We’ve been spending a bit of time taking in Bargara and surrounds before we go, so this post includes some random pictures of our home for the last eight years. We are really looking forward to seeing parts of Australia and the world we’ve not yet visited, but we do feel privileged to have been part of this community. We think we’ll be hard pressed to find anywhere more beautiful. To find out more about this region of Queensland, check out our post ‘This is Australia’. We’re also starting to try and increase our fitness levels. Sedentary jobs aren’t great in that regard so we’re beginning with a conscious effort to walk more, and complete our 10,000 steps every day (well nearly every day). We also thought we’d share with you some of the practicalities of leaving behind a permanent base and beginning a life on the road.

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Eight go wild in Childers

“Mary, have you decided on our holidays yet”, said Hugh at the breakfast table, “can we go to Blackpool as usual”. “Oh, Hugh you silly sausage” said Mary, “you know very well that we live in Australia now and that you haven’t been to Blackpool since 1976”. Hugh looked quite disappointed and turned to Mark and Caroline. “Why are you in our house for breakfast?”, he said, “didn’t we say we’d telephone the police if it happened again”

“Do stop being such a grump, Hugh”, said Mary, “you know how much I enjoy these special sleepovers. Anyway, Mark and Caroline have a surprise, they’re taking us on holiday to Childers, won’t that be nice”.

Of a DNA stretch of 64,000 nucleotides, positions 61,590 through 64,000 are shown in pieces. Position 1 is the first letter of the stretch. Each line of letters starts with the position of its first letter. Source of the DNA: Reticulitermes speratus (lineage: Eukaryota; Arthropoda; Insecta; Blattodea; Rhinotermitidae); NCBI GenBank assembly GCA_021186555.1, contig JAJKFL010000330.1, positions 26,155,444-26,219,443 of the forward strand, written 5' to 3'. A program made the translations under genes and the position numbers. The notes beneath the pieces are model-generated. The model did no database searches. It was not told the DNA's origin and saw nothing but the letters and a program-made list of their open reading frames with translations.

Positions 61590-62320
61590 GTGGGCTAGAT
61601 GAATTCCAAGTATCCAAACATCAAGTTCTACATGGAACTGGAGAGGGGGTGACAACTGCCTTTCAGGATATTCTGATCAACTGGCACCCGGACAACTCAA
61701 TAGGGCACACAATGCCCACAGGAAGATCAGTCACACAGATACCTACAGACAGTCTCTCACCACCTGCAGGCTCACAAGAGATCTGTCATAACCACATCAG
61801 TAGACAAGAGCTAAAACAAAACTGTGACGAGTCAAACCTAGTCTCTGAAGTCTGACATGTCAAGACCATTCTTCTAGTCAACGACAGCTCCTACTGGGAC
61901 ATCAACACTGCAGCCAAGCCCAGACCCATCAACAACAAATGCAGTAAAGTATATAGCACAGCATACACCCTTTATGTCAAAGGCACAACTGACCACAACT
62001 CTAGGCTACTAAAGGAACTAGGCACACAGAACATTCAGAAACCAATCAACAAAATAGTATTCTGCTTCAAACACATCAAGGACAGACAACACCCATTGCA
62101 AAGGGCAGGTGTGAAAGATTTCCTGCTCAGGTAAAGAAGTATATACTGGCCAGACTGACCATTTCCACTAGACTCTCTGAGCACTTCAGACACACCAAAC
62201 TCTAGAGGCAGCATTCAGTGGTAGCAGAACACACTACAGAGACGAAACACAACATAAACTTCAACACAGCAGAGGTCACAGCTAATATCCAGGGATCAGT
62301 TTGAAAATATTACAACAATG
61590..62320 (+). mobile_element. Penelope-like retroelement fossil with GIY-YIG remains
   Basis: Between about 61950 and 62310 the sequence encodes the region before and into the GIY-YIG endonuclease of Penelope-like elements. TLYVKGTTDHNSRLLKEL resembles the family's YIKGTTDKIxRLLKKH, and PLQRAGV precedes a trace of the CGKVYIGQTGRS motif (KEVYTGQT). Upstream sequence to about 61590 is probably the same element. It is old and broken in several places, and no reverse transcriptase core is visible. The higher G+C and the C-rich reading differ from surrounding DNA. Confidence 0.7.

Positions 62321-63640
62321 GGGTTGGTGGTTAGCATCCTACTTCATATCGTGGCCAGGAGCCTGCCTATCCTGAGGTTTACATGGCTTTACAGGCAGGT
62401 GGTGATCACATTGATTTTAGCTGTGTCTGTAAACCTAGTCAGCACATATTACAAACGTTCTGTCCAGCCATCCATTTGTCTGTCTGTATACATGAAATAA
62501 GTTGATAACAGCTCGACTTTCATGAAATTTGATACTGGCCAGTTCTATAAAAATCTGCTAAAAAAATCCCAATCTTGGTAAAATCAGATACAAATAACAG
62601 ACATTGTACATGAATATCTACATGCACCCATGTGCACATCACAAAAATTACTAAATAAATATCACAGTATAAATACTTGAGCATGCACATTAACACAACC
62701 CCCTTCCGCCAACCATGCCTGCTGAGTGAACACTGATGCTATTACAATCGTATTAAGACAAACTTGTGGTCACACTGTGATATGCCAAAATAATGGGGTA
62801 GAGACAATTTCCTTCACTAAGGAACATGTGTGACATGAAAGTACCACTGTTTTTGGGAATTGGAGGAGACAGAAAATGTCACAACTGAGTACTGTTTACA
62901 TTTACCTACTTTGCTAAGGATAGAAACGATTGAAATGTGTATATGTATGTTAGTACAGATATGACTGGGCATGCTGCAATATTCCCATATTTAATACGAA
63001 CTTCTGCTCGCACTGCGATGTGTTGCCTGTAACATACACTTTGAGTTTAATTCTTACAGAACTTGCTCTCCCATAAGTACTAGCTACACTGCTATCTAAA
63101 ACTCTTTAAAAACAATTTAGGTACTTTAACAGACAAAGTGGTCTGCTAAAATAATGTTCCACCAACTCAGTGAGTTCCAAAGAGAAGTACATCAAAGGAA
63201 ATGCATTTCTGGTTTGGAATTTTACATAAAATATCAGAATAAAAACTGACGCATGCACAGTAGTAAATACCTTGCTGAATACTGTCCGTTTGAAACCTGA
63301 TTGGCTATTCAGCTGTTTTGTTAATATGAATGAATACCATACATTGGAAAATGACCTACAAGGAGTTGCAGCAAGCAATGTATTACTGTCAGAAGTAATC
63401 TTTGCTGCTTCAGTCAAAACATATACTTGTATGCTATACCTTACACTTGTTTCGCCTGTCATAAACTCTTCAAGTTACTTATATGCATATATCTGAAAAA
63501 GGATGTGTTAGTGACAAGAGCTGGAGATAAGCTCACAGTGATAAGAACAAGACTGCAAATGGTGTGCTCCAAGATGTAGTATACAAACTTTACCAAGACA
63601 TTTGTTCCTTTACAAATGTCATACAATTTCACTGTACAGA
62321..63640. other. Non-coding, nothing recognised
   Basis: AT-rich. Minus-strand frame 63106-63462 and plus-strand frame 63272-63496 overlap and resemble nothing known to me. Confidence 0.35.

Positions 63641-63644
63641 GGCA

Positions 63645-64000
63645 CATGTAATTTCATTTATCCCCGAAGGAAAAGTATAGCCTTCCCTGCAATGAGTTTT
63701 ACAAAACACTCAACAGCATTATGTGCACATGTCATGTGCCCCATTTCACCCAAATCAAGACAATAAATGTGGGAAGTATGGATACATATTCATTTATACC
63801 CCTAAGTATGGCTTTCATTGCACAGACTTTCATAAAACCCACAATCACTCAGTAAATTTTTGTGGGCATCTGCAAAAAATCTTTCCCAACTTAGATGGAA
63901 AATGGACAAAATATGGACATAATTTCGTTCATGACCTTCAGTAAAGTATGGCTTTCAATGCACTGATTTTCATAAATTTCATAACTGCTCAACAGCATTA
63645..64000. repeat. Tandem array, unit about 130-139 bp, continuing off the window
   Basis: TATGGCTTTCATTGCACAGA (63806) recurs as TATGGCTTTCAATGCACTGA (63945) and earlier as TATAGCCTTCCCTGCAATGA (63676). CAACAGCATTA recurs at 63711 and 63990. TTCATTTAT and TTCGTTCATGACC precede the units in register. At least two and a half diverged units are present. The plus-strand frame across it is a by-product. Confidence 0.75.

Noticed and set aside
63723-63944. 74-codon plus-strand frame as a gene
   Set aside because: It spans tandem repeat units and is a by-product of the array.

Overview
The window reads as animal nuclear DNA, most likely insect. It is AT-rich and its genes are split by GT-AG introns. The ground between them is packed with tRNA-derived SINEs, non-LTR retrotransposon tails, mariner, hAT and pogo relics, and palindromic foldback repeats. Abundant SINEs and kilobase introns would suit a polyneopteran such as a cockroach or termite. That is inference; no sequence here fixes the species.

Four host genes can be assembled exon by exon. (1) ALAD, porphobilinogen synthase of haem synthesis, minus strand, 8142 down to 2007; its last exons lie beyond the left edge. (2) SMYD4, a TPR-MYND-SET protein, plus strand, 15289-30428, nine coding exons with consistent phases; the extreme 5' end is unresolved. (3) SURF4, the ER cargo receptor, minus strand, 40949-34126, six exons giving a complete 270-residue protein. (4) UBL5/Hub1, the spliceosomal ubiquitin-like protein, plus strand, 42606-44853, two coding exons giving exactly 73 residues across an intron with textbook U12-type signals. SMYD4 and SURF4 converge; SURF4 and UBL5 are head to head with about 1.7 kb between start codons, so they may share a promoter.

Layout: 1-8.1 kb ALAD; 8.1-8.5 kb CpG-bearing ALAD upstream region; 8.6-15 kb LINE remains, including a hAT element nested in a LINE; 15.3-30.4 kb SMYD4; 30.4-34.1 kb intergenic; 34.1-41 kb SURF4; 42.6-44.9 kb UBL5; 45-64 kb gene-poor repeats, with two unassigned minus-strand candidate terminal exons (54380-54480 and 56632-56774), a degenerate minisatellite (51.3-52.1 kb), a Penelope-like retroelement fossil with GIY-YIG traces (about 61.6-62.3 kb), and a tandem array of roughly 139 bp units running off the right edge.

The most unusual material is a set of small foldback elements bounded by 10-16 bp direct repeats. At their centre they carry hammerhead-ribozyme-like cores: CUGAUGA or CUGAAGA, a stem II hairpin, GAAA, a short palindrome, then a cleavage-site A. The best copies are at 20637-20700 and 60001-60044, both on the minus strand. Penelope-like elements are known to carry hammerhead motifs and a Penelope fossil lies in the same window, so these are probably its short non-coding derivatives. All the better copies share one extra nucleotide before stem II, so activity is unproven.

“Yes” said Mark, “The Professor has arranged for us to stay in a haunted hotel with Jane, Stephen and Colette. I think having eight of us will really spice up our usual foursome. The Professor said Jane would love some company”.

“Oh Mark, do telephone him now”, said Mary, “it sounds splendid and quite adventurous”.

Even Hugh began to get quite excited about the prospect of an adventure to Childers, “Will we see the Isis Devils?” he asked. “I do hope so” said Caroline, “I’ve heard that they are delightful”

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This Is Australia

 

Before we leave Bargara to begin our travels, we thought we should give you a little bit more information about the Bundaberg region. It is a fantastic part of Australia, often overlooked by visitors who flock instead to well known Queensland destinations such as Brisbane, Cairns, and The Gold Coast. Many aspects of the area are quintessentially representative of regional Australia, hence the title of the post which we’ll explain further later on.

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Stayin’ Alive in Moreton Bay

Writing this caused me to rewatch the video for the song in the title of the post. It’s definitely a classic but I don’t remember being confused by the story being told when I saw it back in the day.  It could be age, but I struggled this time round, to work out what was going on. I eventually came to the conclusion that the Gibb brothers were multi-tasking and combining a video shoot with viewing a potential property to renovate. It was obviously a bit pricey as later on they downgrade to an old train. We’re going to be staying in a renovated train carriage when we visit Undara Volcanic park later in the year, so I know its a possibility. If anyone’s got a more convincing explanation, please do comment below. Anyway, I digress, back to Moreton Bay, more of the Bee Gees later.

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The Big Trip – Aussie Aussie Aussie Part 1